Well, we seem to have moved from disconnects — classical music not connecting to the world around us — to ornamentation, and (this would be one way to put it) classical music not connecting to its own past. I’m happy to see so many comments, and I’ll have something of my own to add in not too long.
But I want to return for some last thoughts on disconnects, in this and one more post. I’ll also have to make my tentative final list of disconnects, drawing on ideas from so many of you, which I hope you’ll also supply in reaction to the new list.
Here’s a thought, though, about somethingn fairly big that might belong on the list. It’s a disconnect about performance. In classical music, the point of performances — according to orthodox thinking — is to bring us to the music, which is defined as something more or less unchanging that lies behind all performances. So if I play a Beethoven piano sonata, Beethoven is more important than I am. My role is to realize his intentions. (Or is it His, with a capital H?)
But in other kinds of music, things are much more flexible. You go to a performance to see a show. You also go, more often than not, to see and hear a musician. The music the musician plays is music she’s written. And, when the music is jazz, music she’s written and also improvises on. So musicians play a much more creative role.
And no, I’m not saying that classical musicians aren’t creative, or that two performances of the same masterwork can’t differ from each other, or that we don’t often go to concerts because we want to hear a musician we like. I’m saying that, in the larger scheme of things, the musician — no matter how big a star she might be, no matter how much we’re attracted to hear her — is, in the last analysis, on stage to serve the composer. This gives them — as I think is evident, if we compare classical performances with pop or jazz — less flexibility, and a more circumscribed role.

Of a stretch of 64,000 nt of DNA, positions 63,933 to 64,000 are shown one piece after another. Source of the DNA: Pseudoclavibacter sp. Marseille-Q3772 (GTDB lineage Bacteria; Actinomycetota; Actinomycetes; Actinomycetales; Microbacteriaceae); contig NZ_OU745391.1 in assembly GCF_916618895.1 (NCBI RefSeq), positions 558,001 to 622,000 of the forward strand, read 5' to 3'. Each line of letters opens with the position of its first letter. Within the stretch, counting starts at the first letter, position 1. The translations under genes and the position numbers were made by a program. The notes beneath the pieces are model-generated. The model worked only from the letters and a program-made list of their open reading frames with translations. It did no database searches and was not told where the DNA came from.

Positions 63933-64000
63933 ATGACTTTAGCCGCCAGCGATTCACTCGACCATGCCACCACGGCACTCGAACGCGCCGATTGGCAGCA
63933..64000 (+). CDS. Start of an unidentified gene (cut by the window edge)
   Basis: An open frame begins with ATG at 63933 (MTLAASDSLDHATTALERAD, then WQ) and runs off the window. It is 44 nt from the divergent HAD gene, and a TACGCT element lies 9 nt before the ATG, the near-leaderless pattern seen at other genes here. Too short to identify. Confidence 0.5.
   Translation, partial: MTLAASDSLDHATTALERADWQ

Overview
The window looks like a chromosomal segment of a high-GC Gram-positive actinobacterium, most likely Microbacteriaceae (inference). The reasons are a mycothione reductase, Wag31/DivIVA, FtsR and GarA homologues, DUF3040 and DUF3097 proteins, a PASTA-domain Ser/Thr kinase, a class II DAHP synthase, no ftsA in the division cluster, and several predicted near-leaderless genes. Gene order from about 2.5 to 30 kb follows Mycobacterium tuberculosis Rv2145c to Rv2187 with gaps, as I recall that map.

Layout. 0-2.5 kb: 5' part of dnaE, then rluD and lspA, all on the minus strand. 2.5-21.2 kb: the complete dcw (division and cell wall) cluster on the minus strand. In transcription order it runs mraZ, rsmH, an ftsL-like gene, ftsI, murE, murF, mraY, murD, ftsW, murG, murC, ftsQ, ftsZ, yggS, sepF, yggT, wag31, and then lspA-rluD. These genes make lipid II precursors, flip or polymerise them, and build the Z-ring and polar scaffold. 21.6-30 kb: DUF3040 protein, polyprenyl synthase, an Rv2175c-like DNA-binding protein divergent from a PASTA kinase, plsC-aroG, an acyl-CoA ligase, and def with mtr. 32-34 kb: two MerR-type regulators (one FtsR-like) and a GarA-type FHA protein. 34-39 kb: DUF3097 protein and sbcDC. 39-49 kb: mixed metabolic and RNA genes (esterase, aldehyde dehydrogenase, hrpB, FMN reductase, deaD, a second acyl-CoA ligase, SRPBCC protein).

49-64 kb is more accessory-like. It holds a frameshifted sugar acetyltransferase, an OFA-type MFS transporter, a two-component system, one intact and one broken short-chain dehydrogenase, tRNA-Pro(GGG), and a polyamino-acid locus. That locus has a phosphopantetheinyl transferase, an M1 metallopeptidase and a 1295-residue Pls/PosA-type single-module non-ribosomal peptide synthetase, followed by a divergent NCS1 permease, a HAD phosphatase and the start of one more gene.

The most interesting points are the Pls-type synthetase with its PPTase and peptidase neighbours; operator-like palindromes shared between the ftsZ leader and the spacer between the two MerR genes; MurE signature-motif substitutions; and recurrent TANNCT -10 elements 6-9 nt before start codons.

It wasn’t that way in the past. Even in the 1950s, classical musicians had more personality — differend more from each other — than they do now, and in the 18th century, the music that wasn’t yet called classical functioned surprisingly much like the way pop functions now. You’d go to hear somebody play, and they’d play their own music. Very likely they’d play a new piece, something you hadn’t heard before. They’d improvise. (I’ve said all this before.)
So there’s the disconnect. Classical musicians have a much more limited conception of their role than pop or jazz musicians do, and it shows in their performance (and also in the relative formality of the classical concert setting). If classical music functioned more like music in other genres — or, to put it more strongly, if it satisfied the expectations people have developed from hearing other kinds of music — things would be looser, more expressive, and more flexible. And classical musicians would often play pieces they themselves had composed.
Which would be pretty wonderful, wouldn’t it? Especially the part about musicians composing. You’d go to a concert, and have a vivid encounter with a flesh and blood human being.